I know that personal perspectives on the meaning of additional survival time change significantly once someone has cancer. If you don’t have cancer then any drug regime which promises a few months of extra life seems paltry. However, if you have cancer the hope of a few extra months or even weeks can feel really valuable. If you are a young mother with terminal breast cancer then three additional months can mean the difference between taking your 5 year old on their first day of school, and not doing so. Many people with cancer will also argue that the ‘median is not the message’… that median survival statistics will always hide the good news results at the far end of the bell curve where people survive much longer. Terminal cancer patients are also not swayed by cold accountants’ arguments about cost effectiveness.

UK survival rates for most kinds of cancer lag behind both those in the USA (though here there are serious questions about the data being flawed in favour of those lucky few who have the most generous kind of medical insurance) and in the rest of western Europe. It may be the case that some of the new drugs are more readily available elsewhere and that their use contributes to superior survival rates, or it may be that other factors to do with earlier diagnosis and better screening play a more significant part.

Such public focus on the rights and wrongs of ‘denying’ dying patients access to costly drugs obscures other important issues. Something is terribly wrong in the world of cancer research and in treatment development if we can get so angry about expensive drugs which make little difference to survival yet fail to ask questions about why something better isn’t on offer. In a brilliantly argued piece in Fortune Magazine in March 2004 Clifton Leaf explores the systemic problems which have prevented much real progress being made in improving survival from most kinds of cancer. While some leading cancer experts in both the UK and USA (Sikora for example) argue that cancer will soon be a ‘chronic’ manageable disease, the reality is that improvements in survival for many cancers…ovarian, pancreatic, lung for example are measurable in months not years. As far as metastatic breast cancer is concerned yes some targeted treatments, notably herceptin and some of the aromatase inhibitors, are prolonging life, but the death rate for breast cancer in the UK still stands at around 12,300 a year, decreasing by perhaps 200 annually. Clifton Leaf says that ‘the models of cancer stink’; he criticises the widespread use of mouse models and the FDA’s standards for judging drugs, making the point that research is often focused on tumour shrinkage, rather than where it should be on the process of metastesis which is in the end what kills most people with cancer.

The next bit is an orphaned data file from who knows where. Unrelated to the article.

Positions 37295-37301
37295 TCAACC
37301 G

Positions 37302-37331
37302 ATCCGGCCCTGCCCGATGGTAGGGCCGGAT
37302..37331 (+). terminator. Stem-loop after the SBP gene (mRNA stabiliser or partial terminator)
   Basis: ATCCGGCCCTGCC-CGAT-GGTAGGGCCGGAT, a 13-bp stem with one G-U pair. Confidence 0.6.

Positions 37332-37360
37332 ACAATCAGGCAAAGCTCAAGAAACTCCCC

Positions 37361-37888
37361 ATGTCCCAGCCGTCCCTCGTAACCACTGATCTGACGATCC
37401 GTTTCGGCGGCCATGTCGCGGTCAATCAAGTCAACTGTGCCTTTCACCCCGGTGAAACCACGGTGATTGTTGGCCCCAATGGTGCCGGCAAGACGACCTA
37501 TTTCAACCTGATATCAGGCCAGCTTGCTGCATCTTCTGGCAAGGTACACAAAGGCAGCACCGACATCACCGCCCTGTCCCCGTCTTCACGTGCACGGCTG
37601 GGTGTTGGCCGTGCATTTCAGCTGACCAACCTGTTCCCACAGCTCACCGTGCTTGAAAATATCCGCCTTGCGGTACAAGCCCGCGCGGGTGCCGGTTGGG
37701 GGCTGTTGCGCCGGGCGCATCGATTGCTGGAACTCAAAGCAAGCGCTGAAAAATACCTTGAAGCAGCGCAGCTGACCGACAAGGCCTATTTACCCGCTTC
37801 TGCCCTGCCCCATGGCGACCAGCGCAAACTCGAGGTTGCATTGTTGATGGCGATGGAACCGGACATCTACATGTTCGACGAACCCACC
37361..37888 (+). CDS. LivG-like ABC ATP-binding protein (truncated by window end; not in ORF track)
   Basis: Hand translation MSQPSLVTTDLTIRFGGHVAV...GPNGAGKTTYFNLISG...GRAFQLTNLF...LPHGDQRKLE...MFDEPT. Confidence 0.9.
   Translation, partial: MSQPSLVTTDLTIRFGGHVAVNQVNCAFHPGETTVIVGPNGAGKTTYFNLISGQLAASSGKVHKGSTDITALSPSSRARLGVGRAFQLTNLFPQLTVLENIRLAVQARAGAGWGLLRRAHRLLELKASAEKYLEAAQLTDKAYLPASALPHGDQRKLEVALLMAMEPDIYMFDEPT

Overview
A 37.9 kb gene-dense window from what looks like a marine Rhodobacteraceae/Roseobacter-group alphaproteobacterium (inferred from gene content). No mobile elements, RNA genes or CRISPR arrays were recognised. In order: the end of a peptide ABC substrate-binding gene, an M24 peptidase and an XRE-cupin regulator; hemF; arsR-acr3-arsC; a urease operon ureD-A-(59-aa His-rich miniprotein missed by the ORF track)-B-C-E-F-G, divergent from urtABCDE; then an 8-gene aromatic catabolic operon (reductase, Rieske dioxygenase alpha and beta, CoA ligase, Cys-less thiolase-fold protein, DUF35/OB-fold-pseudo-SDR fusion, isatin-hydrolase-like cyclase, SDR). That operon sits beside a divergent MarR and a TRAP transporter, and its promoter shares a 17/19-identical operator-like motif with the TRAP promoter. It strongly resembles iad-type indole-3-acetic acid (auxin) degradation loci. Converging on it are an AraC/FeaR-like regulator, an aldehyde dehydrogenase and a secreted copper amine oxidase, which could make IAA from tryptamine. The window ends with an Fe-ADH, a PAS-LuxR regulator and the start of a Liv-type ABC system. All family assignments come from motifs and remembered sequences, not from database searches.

Mike Richards’ review draws attention to the difficulties that clinicians have in communicating effectively to patients nearing the end of the lives about the actual costs and benefits of further treatments. In this he draws upon a piece of qualitative research published in a BMJ paper in July 2008 which found that most patients are not given clear information about the survival gains of palliative chemotherapy. It seems to me that the silence and misinformation which used to accompany a cancer diagnosis has now become commonplace in the avoidance of realistic discussion about final treatments. Perhaps doctors and patients collude with each other in pretending that expensive wonder drugs offer more ‘hope’ of prolonging life than is ever really the case. Surely hope has to be reframed in a more honest way and right now the hope offered by so many ‘wonder drugs’ seems an empty one, a delusion. Anger is a legitimate response to terminal cancer but would that anger not be more usefully directed at the collective failure of the scientific, medical and pharmaceutical communities to find real breakthroughs and a cure for cancer?

Audrey, Abel, Blazeby, Falk and Campbell (July 2008) What oncologists tell patients about survival benefits of palliative chemotherapy and implications for informed consent. BMJ 31

Stephen Jay Gould. The Median is not the Message.

Clifton Leaf (2004) Why We’re Losing the War on Cancer. Fortune Magazine. March 22nd 2004.

Mike Richards. (2008) Improving access to medicines for NHS patients.